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192 Jim Boone Rd
Bakersville, NC, 28705
United States


The central information hub for Michael Kline Pottery, a small one man shop of pottery making in the mountains of western North Carolina.

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The Best of Sawdust and Dirt

A record of the goings on around Michael Kline Pottery!

Filtering by Tag: mixing clay

Funny Numbers and Fresh Clay

Michael Kline

I'm a bit behind reporting on the happenings leading up to the next firing and the Cousins in Clay reunion, but here goes in a matter of a few photos!

I was happy and a bit overwhelmed to have two helpers yesterday, my intern Adam MacKay and his partner Molly Belada. Molly and Adam are undergrad ceramics majors at App State, in Boone. Adam has been helping me every week and Molly has been helping my neighbor, Courtney. After some number crunching and clay body calc, we set up the mixing area where I proceeded to find not one, but two wasp nests in two open bags of clay. Ouch. After some thorough paranoia and nest removal M and A mixed up enough of the fireclay mix that will be added to my red dirt in a week or so (I hope!)

The girls came up with a friend to make some pots (read: show off their pottery skills to their friend) but their wheel was covered with reclaim clay, so I set up my Shimpo banding wheel and hand turned it for them. It was just the thing and soon they were off to the woods to do some exploring and I was back to work.

I'm managing to get some nice pots made in and around carrying out final plans for next months Cousins in Clay Show. There's a lot to do but I'm so looking forward to seeing my old buds, Mark Shapiro and Sam Taylor, and all the pots they will be bringing. Check out our Facebook page to find out more.

OK, time for some lunch, then more pottery this afternoon.

Red Dirt Harvest: The Earth's Best Clay, Really

Michael Kline

after about 2 weeks of very dry weather the clay is ready to be bagged, or stored.
notice the big space between the wrapped clay block and

the wooden frame.

Maybe not a commercially viable clay, but it's the only one like it for me. Maybe this makes it more valuable to me!? Maybe it makes the pots better? Who's to know? It's still a lot of work until I improve the "extraction" process!

Here's the update I promised on last week's clay harvest. A narrative in pictures...

The texture of the sheet (and some air bubbles) is intact when uncovered

I got this trick from Ron about cutting the clay to remove.
each section holds about 100# clay
ready for storage. notice impressions from the wire in the clay frames.

Boo Hoo and The Effects of Pottery on Hamsters Guinea Pigs

Michael Kline

Briefly, Monday wasn't that great, nothing to report except a bunch of "poor. poor, pitiful me". I continued to correct my clay mixing that began it's ill fate on Saturday. The red dirt that I had blunged and screened, turned out to be more wartery than needed to add to the dry mix. My calculations were a little off. I guess I never thought about how much liquid I actually had. After drawing as much water off of the red dirt slip, I still had a twenty gallon garbage can and a 15 gallon tub. That's quite a lot of liquid for 350 lbs. of dry clay. So I threw up my racks and poured the red dirt slip in the racks to drip overnight. This morning I added the slightly thicker slip to the dry mix and ran the mixer most of the day trying to get the right dryness. Finally I put half of the bungs in the sun to dry out before I pugged. This firmed up the blend quite a bit in the breeze and sun. There's got to be a better way. The mixer is very slow when the clay is so wet. I think it was designed for much stiffer clay. With my very soft mix, the tines just "spun" and didn't really "push" the clay through...oh, well.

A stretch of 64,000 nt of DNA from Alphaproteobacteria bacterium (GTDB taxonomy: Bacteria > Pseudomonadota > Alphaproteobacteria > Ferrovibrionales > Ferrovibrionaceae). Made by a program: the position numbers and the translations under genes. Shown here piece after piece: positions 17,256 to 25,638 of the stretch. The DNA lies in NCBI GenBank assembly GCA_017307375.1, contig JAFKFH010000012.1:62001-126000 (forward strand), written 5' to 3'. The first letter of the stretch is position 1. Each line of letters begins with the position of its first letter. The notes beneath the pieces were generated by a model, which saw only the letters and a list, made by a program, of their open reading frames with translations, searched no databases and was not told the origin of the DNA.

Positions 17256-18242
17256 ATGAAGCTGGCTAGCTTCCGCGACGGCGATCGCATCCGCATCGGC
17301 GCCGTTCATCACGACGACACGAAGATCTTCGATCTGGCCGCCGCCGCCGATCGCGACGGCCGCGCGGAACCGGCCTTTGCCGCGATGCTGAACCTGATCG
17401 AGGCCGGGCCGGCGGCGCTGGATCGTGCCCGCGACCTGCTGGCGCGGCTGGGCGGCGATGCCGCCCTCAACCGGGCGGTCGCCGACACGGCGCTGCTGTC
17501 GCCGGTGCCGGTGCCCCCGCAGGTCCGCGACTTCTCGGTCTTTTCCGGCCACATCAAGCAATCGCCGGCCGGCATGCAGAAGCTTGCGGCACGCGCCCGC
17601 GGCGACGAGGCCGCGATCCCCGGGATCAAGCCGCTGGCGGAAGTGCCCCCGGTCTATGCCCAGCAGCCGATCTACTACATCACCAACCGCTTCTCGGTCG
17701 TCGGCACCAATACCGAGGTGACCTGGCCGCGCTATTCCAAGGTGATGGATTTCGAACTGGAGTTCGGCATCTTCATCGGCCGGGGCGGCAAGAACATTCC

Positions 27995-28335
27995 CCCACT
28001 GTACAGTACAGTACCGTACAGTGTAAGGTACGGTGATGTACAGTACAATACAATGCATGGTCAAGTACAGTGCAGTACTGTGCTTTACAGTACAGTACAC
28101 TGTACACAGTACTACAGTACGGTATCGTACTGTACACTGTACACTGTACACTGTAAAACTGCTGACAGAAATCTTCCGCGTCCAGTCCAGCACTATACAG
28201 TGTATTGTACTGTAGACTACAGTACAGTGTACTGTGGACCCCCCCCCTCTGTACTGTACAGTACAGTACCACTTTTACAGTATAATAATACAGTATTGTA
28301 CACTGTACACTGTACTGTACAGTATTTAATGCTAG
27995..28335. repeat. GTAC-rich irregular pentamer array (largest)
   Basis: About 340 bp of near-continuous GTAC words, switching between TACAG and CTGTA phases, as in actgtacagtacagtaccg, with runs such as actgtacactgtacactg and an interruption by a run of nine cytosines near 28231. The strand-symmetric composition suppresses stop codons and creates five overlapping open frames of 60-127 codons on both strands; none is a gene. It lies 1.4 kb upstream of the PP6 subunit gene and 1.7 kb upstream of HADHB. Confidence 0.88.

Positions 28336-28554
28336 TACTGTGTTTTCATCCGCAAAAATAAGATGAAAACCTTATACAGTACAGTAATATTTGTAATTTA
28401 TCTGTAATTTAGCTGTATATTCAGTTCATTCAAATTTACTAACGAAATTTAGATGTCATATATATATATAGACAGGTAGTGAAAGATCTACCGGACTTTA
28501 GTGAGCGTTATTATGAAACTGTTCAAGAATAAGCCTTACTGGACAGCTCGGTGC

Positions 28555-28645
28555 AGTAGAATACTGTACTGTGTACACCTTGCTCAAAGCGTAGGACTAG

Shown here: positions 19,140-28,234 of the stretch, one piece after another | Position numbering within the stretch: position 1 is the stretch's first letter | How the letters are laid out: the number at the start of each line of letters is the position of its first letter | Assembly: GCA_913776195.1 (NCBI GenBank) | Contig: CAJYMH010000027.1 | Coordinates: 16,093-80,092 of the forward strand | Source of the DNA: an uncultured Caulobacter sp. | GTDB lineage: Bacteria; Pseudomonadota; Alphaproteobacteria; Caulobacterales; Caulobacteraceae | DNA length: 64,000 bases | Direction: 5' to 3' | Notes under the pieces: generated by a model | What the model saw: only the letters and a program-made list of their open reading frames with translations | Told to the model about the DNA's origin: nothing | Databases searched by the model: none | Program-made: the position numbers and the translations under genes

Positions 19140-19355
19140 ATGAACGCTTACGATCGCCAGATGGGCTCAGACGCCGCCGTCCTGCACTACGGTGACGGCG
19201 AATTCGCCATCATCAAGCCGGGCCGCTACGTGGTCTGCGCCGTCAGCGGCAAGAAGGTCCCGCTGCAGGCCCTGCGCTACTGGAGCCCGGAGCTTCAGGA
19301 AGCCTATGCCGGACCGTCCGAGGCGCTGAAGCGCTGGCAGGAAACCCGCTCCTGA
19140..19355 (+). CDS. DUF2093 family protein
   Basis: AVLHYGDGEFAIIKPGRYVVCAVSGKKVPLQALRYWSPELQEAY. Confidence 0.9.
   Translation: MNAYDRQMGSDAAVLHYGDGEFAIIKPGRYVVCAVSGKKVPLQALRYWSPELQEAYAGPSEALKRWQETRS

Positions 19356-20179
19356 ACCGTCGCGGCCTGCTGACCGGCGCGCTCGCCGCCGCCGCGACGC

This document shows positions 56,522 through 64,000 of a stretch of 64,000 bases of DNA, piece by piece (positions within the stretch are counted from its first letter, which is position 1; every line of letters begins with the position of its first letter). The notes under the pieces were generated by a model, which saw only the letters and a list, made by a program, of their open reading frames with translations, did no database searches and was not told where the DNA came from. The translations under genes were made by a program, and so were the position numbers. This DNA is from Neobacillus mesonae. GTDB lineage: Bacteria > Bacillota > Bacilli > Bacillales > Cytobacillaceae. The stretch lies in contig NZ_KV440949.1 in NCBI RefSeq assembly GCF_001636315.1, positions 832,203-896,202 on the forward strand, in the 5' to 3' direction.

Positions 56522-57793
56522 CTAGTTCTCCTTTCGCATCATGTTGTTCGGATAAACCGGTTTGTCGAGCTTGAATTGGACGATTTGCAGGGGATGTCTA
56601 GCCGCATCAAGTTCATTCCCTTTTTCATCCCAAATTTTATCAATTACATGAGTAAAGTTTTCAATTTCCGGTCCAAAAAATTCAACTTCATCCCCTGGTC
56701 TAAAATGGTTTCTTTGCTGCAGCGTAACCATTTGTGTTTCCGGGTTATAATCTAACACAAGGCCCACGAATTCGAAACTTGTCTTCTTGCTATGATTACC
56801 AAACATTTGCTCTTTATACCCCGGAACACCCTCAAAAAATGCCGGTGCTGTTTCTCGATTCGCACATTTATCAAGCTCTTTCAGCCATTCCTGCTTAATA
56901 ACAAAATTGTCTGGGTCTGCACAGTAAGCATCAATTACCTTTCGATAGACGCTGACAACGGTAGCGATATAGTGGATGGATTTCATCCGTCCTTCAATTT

I did manage to trim the bowls from the other day, although, woe is me, I trimmed through several. Some real rookie moves. It wasn't my trimming that I was having trouble with, but the bottoms of the bowls were really too thin to cut a foot. It was a case of design not matching the circumstances. I left a couple with flat bottoms, but they just didn't seem right. [sorry, no pictures to illustrate this point] In the end, the bowls seemed too light and will probably become potatoes in the firing, if I keep them at all.

I finished up the day with some more bowls. I made a few of this style of bowl aprés Rock Creek Pottery. I used to have several of Douglass and Will's cereal bowls, but they all eventually met their Waterloo. I made a handful of these last firing and got one or two right while the others missed their mark. It's a tricky pot made particularly tricky when made from memory. But the memories of those bowls is maybe better for the hands in the making. After all, I hand washed those bowls for years and must retain some memory in the way they felt in weight and shape!

I'll end this sob story with a couple of funny pictures. I'm sure you can guess who's pot this is?! Ron probably doesn't know the effect his pottery has on hamsters guinea pigs!!

one hamster guinea pig

two hamsters guinea pigs

Filling the Table, Filling the Kiln

Michael Kline

These are about 16-18" in dia. (40.6 -45.7 cm).
I used about 16 lbs(7.3 kg) per bowl.

All I can say is that if there is plenty of clay I can turn it into pots. It seems like such a simple factor in one's production. Having just pugged the clay, I pulled off a pile of pugs, versus opening a bunch of plastic bags. I can't tell you the difference in mixing your own clay versus commercial clay. It's not for everyone and it probably doesn't compare if you add up time, equipment needed, etc. But it makes me excited to make pots and that is probably the single most important factor in any good work! But how do we quantify that?